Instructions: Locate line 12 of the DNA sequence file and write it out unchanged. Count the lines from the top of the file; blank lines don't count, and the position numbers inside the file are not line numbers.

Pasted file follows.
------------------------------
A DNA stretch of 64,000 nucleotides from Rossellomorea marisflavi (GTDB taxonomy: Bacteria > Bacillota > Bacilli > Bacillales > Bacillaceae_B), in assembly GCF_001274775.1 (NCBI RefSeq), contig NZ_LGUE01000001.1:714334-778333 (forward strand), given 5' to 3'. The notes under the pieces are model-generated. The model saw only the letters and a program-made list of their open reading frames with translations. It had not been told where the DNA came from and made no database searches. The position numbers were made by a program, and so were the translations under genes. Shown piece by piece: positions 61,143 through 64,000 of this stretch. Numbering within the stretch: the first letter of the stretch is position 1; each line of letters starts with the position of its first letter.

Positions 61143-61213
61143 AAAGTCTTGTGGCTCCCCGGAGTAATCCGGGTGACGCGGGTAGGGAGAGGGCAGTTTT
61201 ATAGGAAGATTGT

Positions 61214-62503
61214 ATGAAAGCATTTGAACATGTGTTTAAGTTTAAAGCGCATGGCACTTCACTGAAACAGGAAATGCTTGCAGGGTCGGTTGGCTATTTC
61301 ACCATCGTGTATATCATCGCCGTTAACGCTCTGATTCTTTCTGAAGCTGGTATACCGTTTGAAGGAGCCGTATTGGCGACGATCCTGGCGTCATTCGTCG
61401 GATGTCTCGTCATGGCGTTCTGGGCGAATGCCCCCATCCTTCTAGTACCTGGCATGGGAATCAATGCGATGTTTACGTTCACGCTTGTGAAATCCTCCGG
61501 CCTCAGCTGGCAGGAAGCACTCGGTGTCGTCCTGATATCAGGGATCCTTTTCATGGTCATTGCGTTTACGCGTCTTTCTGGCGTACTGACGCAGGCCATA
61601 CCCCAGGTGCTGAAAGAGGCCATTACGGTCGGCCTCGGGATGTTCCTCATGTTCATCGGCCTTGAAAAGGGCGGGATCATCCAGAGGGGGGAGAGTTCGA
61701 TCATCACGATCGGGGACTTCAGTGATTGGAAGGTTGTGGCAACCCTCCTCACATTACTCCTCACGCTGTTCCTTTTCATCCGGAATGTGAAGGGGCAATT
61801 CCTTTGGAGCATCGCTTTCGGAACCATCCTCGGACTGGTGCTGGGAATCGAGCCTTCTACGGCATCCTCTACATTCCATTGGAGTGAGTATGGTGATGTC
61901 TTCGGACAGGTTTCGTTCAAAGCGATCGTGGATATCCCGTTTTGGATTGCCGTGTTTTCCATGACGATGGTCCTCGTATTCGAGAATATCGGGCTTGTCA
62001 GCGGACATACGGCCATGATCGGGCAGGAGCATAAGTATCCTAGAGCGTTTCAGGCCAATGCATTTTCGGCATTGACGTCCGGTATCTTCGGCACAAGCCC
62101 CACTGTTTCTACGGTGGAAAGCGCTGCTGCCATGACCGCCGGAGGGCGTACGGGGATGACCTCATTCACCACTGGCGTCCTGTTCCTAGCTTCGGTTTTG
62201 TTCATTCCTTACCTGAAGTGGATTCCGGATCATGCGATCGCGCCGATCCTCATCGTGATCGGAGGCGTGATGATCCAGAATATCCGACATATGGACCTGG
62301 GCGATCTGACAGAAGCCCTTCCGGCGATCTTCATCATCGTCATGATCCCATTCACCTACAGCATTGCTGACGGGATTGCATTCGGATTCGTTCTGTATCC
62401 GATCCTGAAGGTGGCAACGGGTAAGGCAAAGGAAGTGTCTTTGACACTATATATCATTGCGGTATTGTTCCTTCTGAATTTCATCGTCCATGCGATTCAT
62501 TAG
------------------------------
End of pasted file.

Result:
61801 CCTTTGGAGCATCGCTTTCGGAACCATCCTCGGACTGGTGCTGGGAATCGAGCCTTCTACGGCATCCTCTACATTCCATTGGAGTGAGTATGGTGATGTC